War of the Rebellion: Serial 055 Page 0503 Chapter XIIII. THE CHATTANOOGA-RINGGOLD CAMPAIGN.

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severely wounded, Private Samuel S. Wyles, Company A, musketshot in hand.

Respectfully submitted.


Lieutenant-Colonel, Commanding Regiment.

[Brigadier General JOHN BEATTY.]

Numbers 153.

Report of Colonel Daniel McCook, Fifty-second Ohio Infantry, commanding Third Brigade, including march to the relief of Knoxville.


North Chickamauga Creek, Tennessee, December 20, 1863.

SIR: I have the honor to report the part taken by the Third Brigade, Second Division, Fourteenth Army Corps, in the battle of Chattanooga, the pursuit of the rebels, and the subsequent march to the relief of General Burnside:

On the 17th of November, being ordered to report to General Thomas in person, I was informed of the plan to land below the mouth of South Chickamauga, and that my camp had been selected as the point to launch the pontoons and embark the men, North Chickamauga Creek offering peculiar facilities for the secret accomplishment of the enterprise.

In order that the pontoons could be transported under cover of the woods and out of rebel sight, it became necessary to cut a new road to North Chickamauga for a distance of 3 miles. To keep the expedition secret it was necessary to arrest all the citizens. By a stratagem I arrested all the citizens simultaneously upon the morning of the 18th, assigning a reason therefor that I had been bushwhacked. Upon the same day, assisted by Dr. M. M. Hooton, my brigade surgeon, I surveyed and opened the new road. On that day the pontoons began to arrive; strong guards were placed around them to keep even our own soldiers away. Captain Kennedy, Company F, Eighty-fifth Illinois, was put in charge of the launching party. He so expeditiously conducted matters that he launched a boat every three minutes. I call the attention of the department commander to the services of this meritorious officer in launching the boats and commanding the leading section of the flotilla in the expedition. By the morning of the 20th, everything was prepared, but the expedition was postponed on account of the non-arrival of part of General Sherman's column.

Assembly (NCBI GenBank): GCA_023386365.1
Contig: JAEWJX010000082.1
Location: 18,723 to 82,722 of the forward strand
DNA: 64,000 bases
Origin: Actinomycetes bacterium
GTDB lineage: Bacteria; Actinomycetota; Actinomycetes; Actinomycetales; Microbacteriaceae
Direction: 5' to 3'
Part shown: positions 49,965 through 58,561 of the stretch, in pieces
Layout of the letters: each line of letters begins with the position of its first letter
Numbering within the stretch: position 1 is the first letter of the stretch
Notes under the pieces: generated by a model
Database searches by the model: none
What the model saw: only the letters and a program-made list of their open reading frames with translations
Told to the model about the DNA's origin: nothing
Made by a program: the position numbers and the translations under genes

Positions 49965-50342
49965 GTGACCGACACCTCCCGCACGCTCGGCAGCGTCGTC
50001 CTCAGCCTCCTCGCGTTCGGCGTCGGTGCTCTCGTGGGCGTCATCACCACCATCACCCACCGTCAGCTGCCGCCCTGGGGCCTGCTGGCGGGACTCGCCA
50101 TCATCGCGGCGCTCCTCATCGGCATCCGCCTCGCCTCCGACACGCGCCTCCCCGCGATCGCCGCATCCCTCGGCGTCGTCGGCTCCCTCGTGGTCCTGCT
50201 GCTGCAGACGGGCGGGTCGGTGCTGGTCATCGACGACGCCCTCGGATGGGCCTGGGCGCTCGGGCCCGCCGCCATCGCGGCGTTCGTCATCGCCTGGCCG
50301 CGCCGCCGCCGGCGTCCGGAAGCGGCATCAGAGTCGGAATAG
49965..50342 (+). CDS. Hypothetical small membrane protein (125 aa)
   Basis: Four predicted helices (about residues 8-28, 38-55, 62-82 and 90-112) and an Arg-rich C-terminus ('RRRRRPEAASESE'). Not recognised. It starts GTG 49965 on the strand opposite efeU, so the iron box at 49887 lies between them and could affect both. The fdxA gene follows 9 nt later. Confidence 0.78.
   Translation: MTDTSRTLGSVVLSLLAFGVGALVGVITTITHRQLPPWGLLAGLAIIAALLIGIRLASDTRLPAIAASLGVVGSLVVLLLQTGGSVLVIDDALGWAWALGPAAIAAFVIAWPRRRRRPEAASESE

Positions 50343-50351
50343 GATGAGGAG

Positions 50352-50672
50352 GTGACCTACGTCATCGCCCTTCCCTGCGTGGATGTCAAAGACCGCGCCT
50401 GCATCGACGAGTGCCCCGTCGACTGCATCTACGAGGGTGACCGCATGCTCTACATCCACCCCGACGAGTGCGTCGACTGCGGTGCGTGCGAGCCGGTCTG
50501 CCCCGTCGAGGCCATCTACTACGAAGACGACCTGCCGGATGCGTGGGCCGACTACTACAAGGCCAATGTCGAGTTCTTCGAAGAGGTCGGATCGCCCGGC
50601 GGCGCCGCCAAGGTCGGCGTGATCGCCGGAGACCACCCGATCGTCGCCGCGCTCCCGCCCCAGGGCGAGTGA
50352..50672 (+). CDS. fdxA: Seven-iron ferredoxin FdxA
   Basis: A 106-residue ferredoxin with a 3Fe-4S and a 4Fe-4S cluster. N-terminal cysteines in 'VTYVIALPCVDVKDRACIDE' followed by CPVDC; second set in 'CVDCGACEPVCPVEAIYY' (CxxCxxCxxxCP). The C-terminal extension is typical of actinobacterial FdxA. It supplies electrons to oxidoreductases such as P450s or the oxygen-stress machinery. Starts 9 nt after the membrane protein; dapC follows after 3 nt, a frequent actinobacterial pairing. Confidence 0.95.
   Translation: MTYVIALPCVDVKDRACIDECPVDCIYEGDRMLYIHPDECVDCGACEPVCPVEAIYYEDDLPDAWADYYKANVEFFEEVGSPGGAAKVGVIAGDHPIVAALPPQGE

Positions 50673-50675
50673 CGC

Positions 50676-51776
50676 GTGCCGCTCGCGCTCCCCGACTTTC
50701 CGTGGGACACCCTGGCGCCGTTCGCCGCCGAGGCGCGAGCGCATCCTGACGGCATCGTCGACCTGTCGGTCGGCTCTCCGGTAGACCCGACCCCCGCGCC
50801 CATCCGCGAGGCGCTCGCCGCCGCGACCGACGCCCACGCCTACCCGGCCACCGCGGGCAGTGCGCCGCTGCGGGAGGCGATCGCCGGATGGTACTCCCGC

Tuesday morning, November 24, was the day selected for the enterprise. On Monday night, it being reported to me that the enemy were planting guns upon the opposite side of the river, I deployed the One hundred and tenth Regiment Illinois Volunteers along the bank upon the north side, with orders, if the enemy opened upon the flotilla, to silence their guns at all hazards. The landing was effected without opposition or even knowledge of the enemy.

About 3 p. m. on the 24th, my brigade crossed with the Second Division upon the pontoon bridge below the South Chickamauga and went into position. At dark its position was changed farther to the front, under the supervision of General Davis.

November 25, at sunrise, the brigade was moved forward almost to the foot of Mission Ridge, where it lay all day, occasionally enlivened by a few artillery shots, which fell harmlessly into the valley.